14 responses to “Riots erupt in Sweden’s capital just days after Trump comments

  1. My sister and family live in Sweden in a very small town that took in about 400 migrants (1% of the population). It takes a long time to sort out the process of who stays and gets services and who goes back. The process of processing the immigrants takes months and years, and until the time the immigrants are granted asylum, there are very few services provided other than food and housing. So no jobs, no skills, etc. However, because of a European law, about 200 of the refugees were brought back to Germany, where they first entered the EU. Many many thousands more immigrants will be transferred out of Sweden, so the immigrant population will be much smaller than a year ago. But cost of providing, sorting and moving the immigrants has caused a financial crisis in Sweden.

    • In an ideal world, many of us would like to exercise altruistic principles and welcome as many refugees to our nations. Sweden is no exception, and in an ideal world, it would be the right thing to do, and continues to be the right thing to do to feed, house and provide medical support for those in need. Unfortunately, as you point out, the high volume of refugees has meant that the burden of responsibility on Sweden is too great, and the same could be said of Germany. When you take into consideration that Sweden’s indigenous population is feeling marginalised, this creates a melting pot of resentment, however, despite the transfer of many immigrants out of Sweden to other states to shoulder the burden of the crisis, there remains a vast financial deficit in the economy to support the remaining refugees, which greatly impacts on Swedish nationals, who themselves are finding it difficult to put food on their own tables. That isn’t to say that we shouldn’t support the sick and the vulnerable, but we do it at the expense of our own national at our peril. These concepts have led to Brexit, President Trump gaing power, the Party for Freedon gaining support in the Netherlands and Marine Le Pen gaining popular support in France. Liberal values have led to a backlash in society that has led to the far right and left gaining support, and in some cases power. The silent majority in the middle ground, have yet to speak. Thank you kindly NurSerial for your comment.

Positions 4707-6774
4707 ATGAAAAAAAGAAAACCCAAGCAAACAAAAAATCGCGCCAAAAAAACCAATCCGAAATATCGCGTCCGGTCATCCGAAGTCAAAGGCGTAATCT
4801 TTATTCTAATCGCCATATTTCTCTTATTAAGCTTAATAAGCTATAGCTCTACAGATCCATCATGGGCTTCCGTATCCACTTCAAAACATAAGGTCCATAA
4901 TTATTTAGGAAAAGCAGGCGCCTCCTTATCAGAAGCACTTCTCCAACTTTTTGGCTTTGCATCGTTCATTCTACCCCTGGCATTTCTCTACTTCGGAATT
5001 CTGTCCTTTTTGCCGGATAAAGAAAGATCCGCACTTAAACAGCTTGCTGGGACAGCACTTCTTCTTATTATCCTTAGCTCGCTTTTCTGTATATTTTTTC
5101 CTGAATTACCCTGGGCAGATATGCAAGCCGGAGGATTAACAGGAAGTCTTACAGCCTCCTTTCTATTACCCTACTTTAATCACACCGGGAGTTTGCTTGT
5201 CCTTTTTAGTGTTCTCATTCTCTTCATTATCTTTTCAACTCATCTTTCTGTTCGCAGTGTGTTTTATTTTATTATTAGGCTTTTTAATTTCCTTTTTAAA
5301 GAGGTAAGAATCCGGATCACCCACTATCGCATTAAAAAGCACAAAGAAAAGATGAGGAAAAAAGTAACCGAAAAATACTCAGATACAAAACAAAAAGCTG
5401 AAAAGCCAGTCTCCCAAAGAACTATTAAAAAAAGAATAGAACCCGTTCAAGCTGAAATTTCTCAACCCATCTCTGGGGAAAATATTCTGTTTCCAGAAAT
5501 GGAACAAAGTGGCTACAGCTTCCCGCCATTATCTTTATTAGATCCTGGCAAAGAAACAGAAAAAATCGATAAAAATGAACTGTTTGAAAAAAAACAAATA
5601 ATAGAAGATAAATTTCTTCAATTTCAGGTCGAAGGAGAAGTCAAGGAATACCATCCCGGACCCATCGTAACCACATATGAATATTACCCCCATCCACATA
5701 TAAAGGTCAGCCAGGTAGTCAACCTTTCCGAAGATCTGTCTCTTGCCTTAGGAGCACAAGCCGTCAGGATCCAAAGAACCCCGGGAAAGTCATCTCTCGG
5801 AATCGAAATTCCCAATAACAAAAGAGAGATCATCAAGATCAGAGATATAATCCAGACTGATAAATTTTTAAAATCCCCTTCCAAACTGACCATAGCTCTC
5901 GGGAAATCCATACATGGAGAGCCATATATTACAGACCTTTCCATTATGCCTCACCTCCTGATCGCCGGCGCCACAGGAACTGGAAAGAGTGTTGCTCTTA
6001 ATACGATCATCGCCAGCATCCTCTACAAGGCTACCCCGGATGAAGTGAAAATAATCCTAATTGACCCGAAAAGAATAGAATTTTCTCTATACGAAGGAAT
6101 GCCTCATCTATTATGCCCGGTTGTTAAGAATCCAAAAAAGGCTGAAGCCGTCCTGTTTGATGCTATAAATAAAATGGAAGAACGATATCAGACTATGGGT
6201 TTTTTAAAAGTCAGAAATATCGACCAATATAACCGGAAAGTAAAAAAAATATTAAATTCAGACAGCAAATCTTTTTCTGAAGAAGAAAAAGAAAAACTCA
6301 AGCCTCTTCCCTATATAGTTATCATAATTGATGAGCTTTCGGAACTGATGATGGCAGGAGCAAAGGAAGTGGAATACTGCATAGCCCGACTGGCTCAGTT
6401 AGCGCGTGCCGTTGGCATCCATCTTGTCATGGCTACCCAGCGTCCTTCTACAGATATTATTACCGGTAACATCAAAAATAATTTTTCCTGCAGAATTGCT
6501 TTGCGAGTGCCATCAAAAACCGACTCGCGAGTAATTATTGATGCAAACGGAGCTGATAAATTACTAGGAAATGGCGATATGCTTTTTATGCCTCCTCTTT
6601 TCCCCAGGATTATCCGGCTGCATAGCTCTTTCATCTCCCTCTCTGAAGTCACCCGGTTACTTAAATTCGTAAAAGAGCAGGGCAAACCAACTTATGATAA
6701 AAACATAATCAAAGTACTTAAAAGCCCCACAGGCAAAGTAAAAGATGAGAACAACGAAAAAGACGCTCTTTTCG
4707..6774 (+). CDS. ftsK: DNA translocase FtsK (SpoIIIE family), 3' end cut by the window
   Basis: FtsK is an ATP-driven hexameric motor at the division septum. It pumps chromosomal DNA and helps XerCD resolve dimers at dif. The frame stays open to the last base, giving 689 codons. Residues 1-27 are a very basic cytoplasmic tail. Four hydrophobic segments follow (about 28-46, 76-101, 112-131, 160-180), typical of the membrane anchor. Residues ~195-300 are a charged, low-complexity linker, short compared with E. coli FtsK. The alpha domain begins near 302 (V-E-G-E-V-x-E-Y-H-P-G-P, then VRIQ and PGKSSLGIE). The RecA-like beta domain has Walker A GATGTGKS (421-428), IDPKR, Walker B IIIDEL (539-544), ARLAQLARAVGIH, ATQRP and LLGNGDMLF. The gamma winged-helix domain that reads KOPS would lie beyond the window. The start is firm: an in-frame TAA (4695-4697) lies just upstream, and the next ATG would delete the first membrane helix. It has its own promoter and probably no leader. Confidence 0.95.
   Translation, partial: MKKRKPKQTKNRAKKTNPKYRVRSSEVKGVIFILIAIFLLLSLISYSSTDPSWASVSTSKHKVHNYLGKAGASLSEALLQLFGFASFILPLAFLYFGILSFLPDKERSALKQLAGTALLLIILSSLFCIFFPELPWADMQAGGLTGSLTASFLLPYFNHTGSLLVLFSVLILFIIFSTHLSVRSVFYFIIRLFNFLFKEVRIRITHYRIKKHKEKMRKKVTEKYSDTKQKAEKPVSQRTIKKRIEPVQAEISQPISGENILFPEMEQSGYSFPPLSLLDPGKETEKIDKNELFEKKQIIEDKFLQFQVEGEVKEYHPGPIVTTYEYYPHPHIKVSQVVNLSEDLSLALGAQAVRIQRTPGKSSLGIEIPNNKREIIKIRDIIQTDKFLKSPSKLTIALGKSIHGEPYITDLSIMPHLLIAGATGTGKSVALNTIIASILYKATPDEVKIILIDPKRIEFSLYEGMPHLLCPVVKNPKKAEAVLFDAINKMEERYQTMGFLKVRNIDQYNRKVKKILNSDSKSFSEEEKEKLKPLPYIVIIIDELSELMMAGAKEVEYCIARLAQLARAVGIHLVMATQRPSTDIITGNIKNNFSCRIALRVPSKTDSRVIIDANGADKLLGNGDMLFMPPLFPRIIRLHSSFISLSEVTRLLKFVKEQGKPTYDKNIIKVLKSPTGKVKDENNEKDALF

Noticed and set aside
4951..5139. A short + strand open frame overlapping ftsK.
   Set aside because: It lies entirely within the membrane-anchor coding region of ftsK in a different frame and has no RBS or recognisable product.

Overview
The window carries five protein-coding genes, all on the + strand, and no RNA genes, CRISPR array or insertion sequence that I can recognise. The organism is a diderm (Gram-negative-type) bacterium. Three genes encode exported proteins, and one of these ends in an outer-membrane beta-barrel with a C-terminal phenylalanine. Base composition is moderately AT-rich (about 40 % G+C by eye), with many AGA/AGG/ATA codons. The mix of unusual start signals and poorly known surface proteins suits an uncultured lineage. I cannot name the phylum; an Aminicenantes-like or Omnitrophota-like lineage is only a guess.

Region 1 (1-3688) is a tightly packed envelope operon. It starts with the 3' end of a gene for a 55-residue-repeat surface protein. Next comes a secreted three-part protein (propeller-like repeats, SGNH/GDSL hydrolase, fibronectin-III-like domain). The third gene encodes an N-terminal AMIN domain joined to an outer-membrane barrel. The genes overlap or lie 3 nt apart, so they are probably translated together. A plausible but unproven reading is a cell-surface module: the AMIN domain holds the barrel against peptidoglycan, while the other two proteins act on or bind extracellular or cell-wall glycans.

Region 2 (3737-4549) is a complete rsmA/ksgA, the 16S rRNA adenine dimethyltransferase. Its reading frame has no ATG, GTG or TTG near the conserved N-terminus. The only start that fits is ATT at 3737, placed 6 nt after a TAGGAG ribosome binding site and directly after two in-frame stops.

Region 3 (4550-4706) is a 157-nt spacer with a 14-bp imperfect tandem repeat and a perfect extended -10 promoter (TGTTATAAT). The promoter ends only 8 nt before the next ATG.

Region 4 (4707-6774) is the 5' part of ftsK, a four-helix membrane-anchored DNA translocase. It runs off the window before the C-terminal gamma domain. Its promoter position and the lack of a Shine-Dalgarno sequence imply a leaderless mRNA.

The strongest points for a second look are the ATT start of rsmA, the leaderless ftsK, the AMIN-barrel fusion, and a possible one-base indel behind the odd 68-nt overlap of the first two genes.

2. The first thing is that if the immigrants are all young men they are not fleeing persecution but are just looking for a better life. Second point is that many immigrants do not wish at all to integrate. They just want to recreate the country they have left, which, ironically, can’t have been that great in the first place. The key thing is to learn the language of the country you move to and then try to join in with their activities. Playing sport is the best way.

    • I saw an extensive report on TV last year, where several migrant boats were transiting the Mediterranean from Libya to Italy. We were told by the BBC that these were refugees fleeing persecution. The coverage lasted for approximately 2 weeks. The camera never lies. Nearly all of these transient migrants were young black men, and when interviewed simply stated that they wanted to reach Europe. They we not in danger of their lives, they were trying to work in Europe to send benefits, and if they were able to find work, their low wages back to their country of origin. Genuine refugees who flee persecution, violence and death deserve our help. Economic migrants who seek to abuse our systems do not. This is why there is a highly charged political climate in the UK and USA now. Our own people are on the breadline. And I wholeheartedly agree John, if they want to move here, they should properly integrate, not set up enclaves where they establish their own laws, and they should learn the language and the law of the land. If they did that, we would be far more tolerant and accepting. Thank you for your comment John.